Indians starter Corey Kluber shut down the Orioles on Saturday afternoon, blanking them over seven innings on five hits, two walks, and nine strikeouts. It marks his fifth consecutive quality start, and the right-hander now owns a 3.10 ERA, 1.27 WHIP, and 83/17 K/BB ratio in 72 2/3 innings over 11 starts. Pretty good.
Sure, there are better starters in the American League — Kluber’s ERA is 15th best, which is good but not outstanding. But those ahead of him, with the exception of Angels starter Garrett Richards, have all gotten some press in one way or another. There has been relatively little fanfare around Kluber, even after April 24’s gem against the Royals in which he allowed one unearned run with 11 strikeouts and no walks in a complete game victory, and after May 4’s dominating outing against the White Sox in which he allowed one run over eight innings while striking out 13 and walking two.
By defense-independent measures, Kluber has been among the best in the league. His 2.23 FIP leads Felix Hernandez at 2.29, and his 2.72 xFIP is fifth-best. For those not familiar, FIP assumes a pitcher’s home run rate is under his control while xFIP assumes a league-average home run rate.
Kluber’s 27 percent strikeout rate is fifth best in the AL and his 5.5 percent walk rate is the 15th-lowest. And the funny thing is, Kluber has arguably been unlucky as his .355 BABIP is well above the league average of .298 for starting pitchers. So there’s reason to believe that Kluber could get even better as the season progresses.
The Red Sox might be trying to move the wrong pitcher, according to the Boston Globe’s Nick Cafardo. Cafardo revealed that while the Sox have been trying to market right-hander Clay Buchholz, more teams would be interested in trades involving southpaw Drew Pomeranz.
The club appears reluctant to deal Pomeranz, especially because his price tag comes in at a cool $4.7 million to Buchholz’s $13.5 million in 2017. Those who have already expressed interest in the veteran hurlers, including the Twins, Mariners and Royals, also seem put off by Buchholz’s salary requirements as he enters his 32nd year.
Health could be another factor preventing teams from jumping to make trade offers, as Cafardo quotes an AL executive who believes the “medicals on both Pomeranz and Buchholz probably aren’t that great.” Neither pitcher suffered any major injuries during the 2016 season, though Pomeranz missed just over a week of play due to forearm soreness.
Pomeranz outperformed his fellow starter in 2016, pitching to a 3.32 ERA and career-best 9.8 K/9 through 170 2/3 innings with the Padres and Red Sox. He got off to an exceptionally strong start in San Diego, where his ERA dropped to 2.47 through the first half of the year before the Padres dealt him to Boston for minor league right-hander Anderson Espinoza. Buchholz, on the other hand, struggled with a 4.78 ERA and saw a decline in both his BB/9 and K/9 rates as he worked out a career-low 1.69 K/BB through 139 1/3 innings with the Sox.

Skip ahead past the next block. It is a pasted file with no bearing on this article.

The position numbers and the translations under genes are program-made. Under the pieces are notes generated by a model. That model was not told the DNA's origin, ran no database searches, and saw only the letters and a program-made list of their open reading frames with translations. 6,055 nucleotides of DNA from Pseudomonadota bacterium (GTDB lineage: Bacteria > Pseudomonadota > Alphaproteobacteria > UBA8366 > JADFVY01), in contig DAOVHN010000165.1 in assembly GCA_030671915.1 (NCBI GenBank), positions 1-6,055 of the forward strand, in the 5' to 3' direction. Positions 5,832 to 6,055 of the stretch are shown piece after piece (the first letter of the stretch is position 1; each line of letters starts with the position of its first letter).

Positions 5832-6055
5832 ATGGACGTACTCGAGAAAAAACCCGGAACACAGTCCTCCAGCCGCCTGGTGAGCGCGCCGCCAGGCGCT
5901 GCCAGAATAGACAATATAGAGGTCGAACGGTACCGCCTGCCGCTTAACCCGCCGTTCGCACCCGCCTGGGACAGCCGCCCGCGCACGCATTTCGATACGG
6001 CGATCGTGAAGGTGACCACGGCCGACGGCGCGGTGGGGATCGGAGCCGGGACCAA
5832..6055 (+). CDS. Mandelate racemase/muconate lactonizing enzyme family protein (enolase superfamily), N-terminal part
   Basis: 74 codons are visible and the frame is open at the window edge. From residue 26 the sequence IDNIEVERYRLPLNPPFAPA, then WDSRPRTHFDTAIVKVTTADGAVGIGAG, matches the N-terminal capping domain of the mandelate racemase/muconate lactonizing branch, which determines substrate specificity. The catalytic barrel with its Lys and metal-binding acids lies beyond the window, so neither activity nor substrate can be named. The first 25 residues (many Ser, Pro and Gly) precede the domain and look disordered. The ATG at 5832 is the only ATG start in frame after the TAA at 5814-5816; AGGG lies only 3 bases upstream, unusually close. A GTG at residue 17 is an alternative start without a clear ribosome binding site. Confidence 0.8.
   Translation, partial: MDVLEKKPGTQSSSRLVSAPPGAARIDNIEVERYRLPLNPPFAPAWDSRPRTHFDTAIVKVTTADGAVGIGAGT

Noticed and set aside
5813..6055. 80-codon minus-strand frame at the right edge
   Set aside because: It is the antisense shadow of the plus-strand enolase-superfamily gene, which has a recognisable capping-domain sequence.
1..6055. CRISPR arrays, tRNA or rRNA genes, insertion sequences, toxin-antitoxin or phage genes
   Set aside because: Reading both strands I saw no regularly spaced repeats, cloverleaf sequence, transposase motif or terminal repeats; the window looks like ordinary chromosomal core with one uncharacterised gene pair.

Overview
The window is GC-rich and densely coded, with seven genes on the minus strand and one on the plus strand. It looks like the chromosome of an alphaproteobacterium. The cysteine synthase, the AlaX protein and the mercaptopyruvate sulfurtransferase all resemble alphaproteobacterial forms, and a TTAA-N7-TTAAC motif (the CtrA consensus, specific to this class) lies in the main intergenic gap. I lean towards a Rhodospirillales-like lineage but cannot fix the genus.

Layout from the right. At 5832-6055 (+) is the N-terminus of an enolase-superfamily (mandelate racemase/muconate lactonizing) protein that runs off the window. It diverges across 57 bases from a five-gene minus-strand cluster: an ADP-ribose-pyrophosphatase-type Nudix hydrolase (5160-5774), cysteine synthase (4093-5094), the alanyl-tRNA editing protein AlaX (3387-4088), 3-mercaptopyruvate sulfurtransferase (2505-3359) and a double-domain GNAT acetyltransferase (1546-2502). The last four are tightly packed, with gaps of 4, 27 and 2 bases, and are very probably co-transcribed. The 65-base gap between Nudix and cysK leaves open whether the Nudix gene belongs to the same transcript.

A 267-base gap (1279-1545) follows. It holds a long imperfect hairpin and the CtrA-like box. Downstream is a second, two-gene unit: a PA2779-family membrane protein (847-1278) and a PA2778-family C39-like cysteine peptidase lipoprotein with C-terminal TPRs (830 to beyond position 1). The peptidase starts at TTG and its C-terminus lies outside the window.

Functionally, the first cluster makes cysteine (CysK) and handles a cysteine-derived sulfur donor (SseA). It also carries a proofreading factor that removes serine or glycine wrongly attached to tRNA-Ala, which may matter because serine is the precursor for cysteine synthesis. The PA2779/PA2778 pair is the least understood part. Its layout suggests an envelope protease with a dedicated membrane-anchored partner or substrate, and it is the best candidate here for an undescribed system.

Mariners’ right-hander Arquimedes Caminero is nearing a deal with the Yomiuri Giants of Nippon Professional Baseball, according to Bob Dutton of the Tacoma News Tribune. The club has reportedly agreed to sell the 29-year-old’s contract, Dutton writes, though no official move has been announced by either team yet. Caminero is under club control through 2020 and currently ineligible for arbitration.
The right-hander began the 2016 season with the Pirates but was sent to the Mariners in a trade for Seattle minor leaguers Jake Brentz and Pedro Vasquez in order to clear space in the Bucs’ bullpen. With the Mariners, Caminero produced a 3.66 ERA and 8.2 K/9 through 19 2/3 innings in the second half of the year. Although he boasts an electric fastball, one which consistently averaged 98.7 m.p.h. in 2016, his success rate has been tempered by poor control throughout his major league career. According to Dutton, the Mariners’ willingness to sell Caminero’s contract was a strong indication that they did not see him as a viable contender for their 2017 bullpen or as a potential trade chip further down the line.
Should the deal go through, the right-hander will be the second former Mariner to sign with a Japanese club for the 2017 season. Per Dutton’s report, outfielder Stefen Romero also picked up a contract with the Orix Buffaloes of NPB in late November.